SAN DIEGO — As the new school year gets underway online for many San Diego County districts, News 8 wanted to take a look at the decisions being made when it comes to reopening schools.
In "Learning Curve: Behind the Science", News 8 speaks with a variety of experts for a discussion about kids and COVID-19, all through the lens of science.
News 8's Shannon Handy sat down with County Supervisor Nathan Fletcher to hear more about the team of researchers the county is working with, and the challenges they're facing.
How are decisions made when it comes to the county and the data you guys are receiving?
"It is set up to be driven by data, by the science, by the facts," said Fletcher. "There's a lot of people working really hard, seven days a week, 16-18 hours a day to try and guide us through this."
Are you guys comparing the county numbers with the state benchmarks? Explain that for people if you can.
“Yeah, we have a series of metrics that were put in place that were really designed to give us insight into what's happening," said Fletcher. "One of the most challenging things of COVID is there's a significant delay between when it spreads and when that spread will show up in numbers. So, let's say you go to a party and it spreads and you leave. It may take seven to 10 days before you feel any symptoms, and then you think you should get tested and it takes a couple days to get a test result and so it could be 14-15 days that you’ll show up in our system, even though it was weeks before, and so that is one of the great challenges. You have to take action before it's painfully obvious that you need to, and the preventive side of stopping the spread early is a challenge and often creates a strong disconnect with the public who say everything seems fine."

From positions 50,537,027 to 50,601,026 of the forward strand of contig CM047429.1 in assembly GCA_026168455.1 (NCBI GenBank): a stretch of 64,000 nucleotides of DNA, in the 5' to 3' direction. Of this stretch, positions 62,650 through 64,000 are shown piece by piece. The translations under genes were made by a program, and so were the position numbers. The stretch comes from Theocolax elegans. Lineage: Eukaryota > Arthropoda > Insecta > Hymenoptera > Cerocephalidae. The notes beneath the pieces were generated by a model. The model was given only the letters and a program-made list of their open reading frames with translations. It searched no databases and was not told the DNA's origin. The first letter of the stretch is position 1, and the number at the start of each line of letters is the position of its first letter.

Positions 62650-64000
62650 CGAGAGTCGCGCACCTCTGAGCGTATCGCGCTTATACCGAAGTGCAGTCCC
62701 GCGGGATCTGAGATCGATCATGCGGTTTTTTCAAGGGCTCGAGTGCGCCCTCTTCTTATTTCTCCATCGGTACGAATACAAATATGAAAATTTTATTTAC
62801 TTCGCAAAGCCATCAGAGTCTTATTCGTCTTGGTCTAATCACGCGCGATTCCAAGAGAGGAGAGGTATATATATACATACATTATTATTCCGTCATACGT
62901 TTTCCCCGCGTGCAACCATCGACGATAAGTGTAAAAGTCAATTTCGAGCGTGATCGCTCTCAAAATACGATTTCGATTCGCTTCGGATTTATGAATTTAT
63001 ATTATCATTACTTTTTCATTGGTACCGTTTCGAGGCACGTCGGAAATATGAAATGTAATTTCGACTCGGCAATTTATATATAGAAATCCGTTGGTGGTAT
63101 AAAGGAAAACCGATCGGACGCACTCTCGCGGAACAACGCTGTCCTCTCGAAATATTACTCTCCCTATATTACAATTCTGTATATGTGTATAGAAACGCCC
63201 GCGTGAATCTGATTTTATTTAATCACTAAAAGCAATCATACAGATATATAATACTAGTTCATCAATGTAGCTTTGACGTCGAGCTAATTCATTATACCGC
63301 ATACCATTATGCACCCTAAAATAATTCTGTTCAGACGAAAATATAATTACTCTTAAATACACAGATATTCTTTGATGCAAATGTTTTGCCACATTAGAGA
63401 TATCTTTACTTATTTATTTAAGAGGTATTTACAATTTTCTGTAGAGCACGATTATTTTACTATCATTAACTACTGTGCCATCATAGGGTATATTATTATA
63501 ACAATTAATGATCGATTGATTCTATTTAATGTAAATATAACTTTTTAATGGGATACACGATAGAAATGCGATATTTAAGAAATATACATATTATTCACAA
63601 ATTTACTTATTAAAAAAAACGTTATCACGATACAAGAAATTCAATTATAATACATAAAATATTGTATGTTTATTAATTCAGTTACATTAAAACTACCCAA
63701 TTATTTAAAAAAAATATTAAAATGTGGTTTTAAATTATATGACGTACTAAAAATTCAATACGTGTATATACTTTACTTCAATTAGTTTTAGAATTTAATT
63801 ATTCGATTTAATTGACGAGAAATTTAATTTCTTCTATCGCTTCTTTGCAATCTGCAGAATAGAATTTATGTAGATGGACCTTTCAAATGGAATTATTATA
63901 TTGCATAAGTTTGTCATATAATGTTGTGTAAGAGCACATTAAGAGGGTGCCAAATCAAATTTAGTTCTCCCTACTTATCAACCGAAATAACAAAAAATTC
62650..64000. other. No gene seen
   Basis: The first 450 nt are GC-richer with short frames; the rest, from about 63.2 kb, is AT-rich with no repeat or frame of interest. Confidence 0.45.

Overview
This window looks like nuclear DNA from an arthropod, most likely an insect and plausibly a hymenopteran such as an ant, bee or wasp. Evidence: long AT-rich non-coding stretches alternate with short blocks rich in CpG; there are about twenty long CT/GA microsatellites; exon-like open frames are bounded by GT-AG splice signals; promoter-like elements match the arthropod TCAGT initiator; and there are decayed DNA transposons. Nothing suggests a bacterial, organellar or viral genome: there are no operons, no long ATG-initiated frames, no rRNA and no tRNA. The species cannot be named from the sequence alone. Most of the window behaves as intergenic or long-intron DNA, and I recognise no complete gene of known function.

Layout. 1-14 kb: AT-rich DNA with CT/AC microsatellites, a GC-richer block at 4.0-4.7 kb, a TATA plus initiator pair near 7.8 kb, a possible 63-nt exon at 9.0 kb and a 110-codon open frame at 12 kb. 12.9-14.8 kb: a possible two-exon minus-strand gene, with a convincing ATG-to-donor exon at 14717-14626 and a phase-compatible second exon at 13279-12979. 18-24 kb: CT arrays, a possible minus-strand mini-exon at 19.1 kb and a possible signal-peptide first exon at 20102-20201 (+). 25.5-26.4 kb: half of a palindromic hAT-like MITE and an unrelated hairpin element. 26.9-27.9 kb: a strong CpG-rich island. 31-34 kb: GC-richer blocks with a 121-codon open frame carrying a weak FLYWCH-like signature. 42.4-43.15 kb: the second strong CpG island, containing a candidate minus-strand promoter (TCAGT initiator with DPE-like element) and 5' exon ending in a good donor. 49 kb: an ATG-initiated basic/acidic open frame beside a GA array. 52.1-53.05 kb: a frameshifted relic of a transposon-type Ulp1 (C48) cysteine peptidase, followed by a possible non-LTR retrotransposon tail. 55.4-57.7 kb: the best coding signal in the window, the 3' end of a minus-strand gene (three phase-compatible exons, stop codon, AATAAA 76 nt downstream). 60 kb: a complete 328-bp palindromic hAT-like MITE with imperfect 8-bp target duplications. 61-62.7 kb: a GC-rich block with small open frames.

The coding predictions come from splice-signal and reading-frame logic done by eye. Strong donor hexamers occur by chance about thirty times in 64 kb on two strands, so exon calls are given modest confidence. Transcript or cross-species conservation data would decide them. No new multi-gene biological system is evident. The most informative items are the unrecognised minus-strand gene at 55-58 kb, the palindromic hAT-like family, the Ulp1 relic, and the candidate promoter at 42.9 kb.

Note: In regards to school closures, a state mandate prohibits in-person learning until San Diego county is off the watch list, though schools can apply for a waiver. Locally, 71 schools have done so at this point.
What is going into deciding whether or not one of those schools can have a waiver?
“The waiver process is essentially elementary schools only attesting to what is their plan and protocol to reopening," said Fletcher. "And so right now, we're in the phase of working with the schools that have applied. A handful of applications have already been sent to the state for their final sign off or consultation. Some of them we've sent back saying 'you need to tighten up this or that.' But, I expect in the coming week some of those school waivers will be finalized and ready to open and hopefully in two weeks, if we can keep our numbers down, all schools can open but many of them will choose not to and that is a school by school decision."
What is it the county is doing to try and support these families that are juggling virtual learning and working from home?
“Early on, I worked really hard with YMCA summer camps to help align our public health orders and we got a million dollars to get them up and moving," said Fletcher. "We also pushed early on during the pandemic to get $10 million in CARES Act funding where we led an effort to get vouchers for essential workers to get their kids into childcare and then most recently, we spearheaded the effort to get $25 million and match $10 million to get our providers up and running during this pandemic. And then we've also worked closely with schools dedicating millions of dollars for testing protocols for schools as they come back online.”